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A Fuse #8 Production
Inside A Fuse #8 Production

Video Sunday: 24,800

Book trailers get based on all sorts of things, but I have never encountered one that took its cue from the book’s own cover.  And not in a cheap way either.  This rather breathtaking trailer for Adam Gidwitz’s A Tale Dark and Grimm somehow manages to be precisely the right length with precisely the right tone (difficult in and of itself) and on top of all that feels . . . professional.  That voiceover is fantastic.  Can’t wait to find out who does the audiobook.  Or did one already come out?

I’m a hands on kind of children’s librarian.  I know that I have Pages to shelve books for me, but I really like getting in there and keeping the middle grade fiction in line.  It gives me a sense of peace.  It also gives me a good sense of what’s out there (and is probably why I had at least heard of Moon Over Manifest before it won the big gold).  When you shelve fiction you begin to wonder about the folks you’re putting together.  Has Cornelia Funke ever met Neil Gaiman?  I mean their books sit right next to one another.  Does Tom Birdeye know Jeanne Birdsall?  And then there are the authors that take up large swaths of space on my shelves but that I’ve never met in person or even seen a picture of.  Wendelin Van Draanen is an excellent example of this.  I dutifully tend to her Sammy Keyes books, but who the heck is that woman?  Well, fortunately for me Mr. Schu was on hand to snap some video of the author herself as she discusses the last Sammy Keyes book and what makes her cry.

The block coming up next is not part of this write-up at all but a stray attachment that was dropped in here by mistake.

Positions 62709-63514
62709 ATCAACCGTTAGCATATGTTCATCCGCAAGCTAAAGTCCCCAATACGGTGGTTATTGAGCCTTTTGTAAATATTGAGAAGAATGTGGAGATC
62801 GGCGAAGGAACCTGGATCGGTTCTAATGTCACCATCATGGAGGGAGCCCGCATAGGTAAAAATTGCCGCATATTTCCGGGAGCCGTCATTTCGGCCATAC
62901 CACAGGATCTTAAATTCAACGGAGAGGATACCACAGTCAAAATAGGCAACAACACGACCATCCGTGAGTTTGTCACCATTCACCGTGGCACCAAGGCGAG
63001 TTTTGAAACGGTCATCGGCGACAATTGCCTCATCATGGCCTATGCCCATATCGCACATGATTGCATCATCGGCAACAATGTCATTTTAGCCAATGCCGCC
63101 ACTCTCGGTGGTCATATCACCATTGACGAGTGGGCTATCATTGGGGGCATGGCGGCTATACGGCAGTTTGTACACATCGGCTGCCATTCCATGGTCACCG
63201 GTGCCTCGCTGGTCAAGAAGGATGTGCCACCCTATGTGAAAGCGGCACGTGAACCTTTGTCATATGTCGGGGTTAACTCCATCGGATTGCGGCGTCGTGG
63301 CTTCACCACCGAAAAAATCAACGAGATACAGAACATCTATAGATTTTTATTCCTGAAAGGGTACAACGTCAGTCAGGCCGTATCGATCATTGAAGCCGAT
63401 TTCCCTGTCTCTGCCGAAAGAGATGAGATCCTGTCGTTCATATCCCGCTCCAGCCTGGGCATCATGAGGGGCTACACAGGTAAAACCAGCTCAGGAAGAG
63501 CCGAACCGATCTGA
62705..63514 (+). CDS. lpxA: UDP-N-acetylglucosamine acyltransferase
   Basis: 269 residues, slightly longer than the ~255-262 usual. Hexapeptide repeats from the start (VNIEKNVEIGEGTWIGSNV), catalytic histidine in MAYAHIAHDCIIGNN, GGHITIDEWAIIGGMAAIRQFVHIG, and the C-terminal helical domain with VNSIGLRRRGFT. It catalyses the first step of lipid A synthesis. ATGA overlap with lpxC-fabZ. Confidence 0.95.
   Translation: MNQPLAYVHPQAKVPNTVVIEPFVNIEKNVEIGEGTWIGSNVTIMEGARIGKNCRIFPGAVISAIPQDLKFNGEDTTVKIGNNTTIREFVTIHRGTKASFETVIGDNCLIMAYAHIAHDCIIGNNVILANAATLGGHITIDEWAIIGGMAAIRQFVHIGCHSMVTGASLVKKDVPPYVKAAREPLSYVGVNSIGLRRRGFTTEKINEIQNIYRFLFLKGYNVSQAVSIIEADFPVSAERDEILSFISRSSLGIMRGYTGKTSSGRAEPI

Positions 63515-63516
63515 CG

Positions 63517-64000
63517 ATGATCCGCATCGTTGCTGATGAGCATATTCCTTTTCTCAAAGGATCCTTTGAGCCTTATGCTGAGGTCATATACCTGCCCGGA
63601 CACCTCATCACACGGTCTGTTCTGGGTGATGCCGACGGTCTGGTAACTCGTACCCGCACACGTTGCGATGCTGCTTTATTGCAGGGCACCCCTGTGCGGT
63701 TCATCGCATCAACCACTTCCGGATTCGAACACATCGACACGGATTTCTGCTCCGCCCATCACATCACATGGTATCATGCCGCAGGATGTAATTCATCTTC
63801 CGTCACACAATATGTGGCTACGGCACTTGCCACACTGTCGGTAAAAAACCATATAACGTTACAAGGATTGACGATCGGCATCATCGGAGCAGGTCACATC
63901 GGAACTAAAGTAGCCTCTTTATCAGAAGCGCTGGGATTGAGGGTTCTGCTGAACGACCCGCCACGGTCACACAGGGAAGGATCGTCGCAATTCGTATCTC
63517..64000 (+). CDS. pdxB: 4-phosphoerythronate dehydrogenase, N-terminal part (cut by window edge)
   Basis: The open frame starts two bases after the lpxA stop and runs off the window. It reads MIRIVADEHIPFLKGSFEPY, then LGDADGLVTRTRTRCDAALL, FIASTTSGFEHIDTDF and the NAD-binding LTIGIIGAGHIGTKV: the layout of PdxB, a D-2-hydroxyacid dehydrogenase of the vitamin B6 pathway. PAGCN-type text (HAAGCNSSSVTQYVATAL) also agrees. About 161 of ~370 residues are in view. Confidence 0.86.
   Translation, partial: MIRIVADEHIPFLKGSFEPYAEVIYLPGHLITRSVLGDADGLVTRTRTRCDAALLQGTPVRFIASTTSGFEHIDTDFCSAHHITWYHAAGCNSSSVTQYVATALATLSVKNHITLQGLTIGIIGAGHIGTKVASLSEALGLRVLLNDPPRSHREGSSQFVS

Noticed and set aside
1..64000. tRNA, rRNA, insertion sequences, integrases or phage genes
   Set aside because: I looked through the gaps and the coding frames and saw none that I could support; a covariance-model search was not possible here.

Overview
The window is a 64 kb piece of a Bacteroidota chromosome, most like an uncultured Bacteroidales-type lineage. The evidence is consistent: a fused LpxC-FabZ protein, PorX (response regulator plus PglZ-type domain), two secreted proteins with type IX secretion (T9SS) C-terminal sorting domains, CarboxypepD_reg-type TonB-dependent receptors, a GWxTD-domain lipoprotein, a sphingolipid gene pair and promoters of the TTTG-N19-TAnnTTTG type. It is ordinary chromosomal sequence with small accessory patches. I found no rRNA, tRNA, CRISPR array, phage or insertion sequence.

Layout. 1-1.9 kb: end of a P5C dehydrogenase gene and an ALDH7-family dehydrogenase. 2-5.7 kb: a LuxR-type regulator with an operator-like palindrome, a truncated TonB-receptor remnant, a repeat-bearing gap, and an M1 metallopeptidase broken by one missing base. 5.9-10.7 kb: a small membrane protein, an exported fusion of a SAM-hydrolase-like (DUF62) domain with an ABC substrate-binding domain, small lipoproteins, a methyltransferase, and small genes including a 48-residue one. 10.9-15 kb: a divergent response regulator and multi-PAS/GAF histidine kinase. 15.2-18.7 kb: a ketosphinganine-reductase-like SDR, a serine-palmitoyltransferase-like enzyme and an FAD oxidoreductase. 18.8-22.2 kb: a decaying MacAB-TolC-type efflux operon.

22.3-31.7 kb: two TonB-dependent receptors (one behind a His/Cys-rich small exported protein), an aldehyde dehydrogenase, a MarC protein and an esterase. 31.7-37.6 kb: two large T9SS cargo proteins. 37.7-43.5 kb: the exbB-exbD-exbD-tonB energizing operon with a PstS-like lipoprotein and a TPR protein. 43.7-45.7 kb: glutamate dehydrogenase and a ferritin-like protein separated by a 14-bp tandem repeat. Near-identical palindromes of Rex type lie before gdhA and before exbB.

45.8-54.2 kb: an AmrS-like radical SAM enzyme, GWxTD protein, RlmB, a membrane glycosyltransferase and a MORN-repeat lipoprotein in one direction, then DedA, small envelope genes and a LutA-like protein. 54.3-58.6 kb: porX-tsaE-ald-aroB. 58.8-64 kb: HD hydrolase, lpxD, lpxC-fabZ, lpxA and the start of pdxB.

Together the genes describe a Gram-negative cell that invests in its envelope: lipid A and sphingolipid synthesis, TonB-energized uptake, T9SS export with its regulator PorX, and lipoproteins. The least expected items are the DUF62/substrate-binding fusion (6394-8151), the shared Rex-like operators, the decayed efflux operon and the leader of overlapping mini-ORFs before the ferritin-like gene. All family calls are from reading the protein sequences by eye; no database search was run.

Thanks to @MrSchuReads for the link.

Dutch author Truus Matti recently won a Batchelder Honor for her remarkable book Departure Time.  Recently I learned that she happens to be married to one Wouter Van Reek, the creator of another Dutch title Keepvogel (translated in the states by Enchanted Lion Press as “Coppernickel”).  Here you can see one such story brought to life.  Pretty lovely, I must say.

Thanks to Claudia Zoe Bedrick for the link.

Librarians and teachers have one thing in common: When authors and illustrators come to visit with our kids we sometimes have no idea if they’re going to be stellar or if they’re going to make us ashamed to be members of our respective professions.  So to see Barney Saltzberg having so much fun with the kids in conjunction with his book Beautiful Oops . . . well, it does the heart good.

Uh, by the way, guys.  Thanks for watching James Kennedy’s 90-Second Newbery Film Festival take on A Wrinkle in Time.  It now has . . . um . . . 24,800 views.  Er . . . wow.

Now I thought I had my final off-topic video all picked out for you guys today, but now I see that could not possibly have been the case.  This video trumped them all.  It’s adorable French children looking at outdated technology.  Outdated French technology, I should say, since at least one of those items was unknown to me as well.  Enjoy and feel old!

Thanks to AL Direct for the link.
About Elizabeth Bird

Elizabeth Bird is currently the Collection Development Manager of the Evanston Public Library system and a former Materials Specialist for New York Public Library. She has served on Newbery, written for Horn Book, and has done other lovely little things that she'd love to tell you about but that she's sure you'd find more interesting to hear of in person. Her opinions are her own and do not reflect those of EPL, SLJ, or any of the other acronyms you might be able to name. Follow her on Twitter: @fuseeight.


  1. Love. It. All.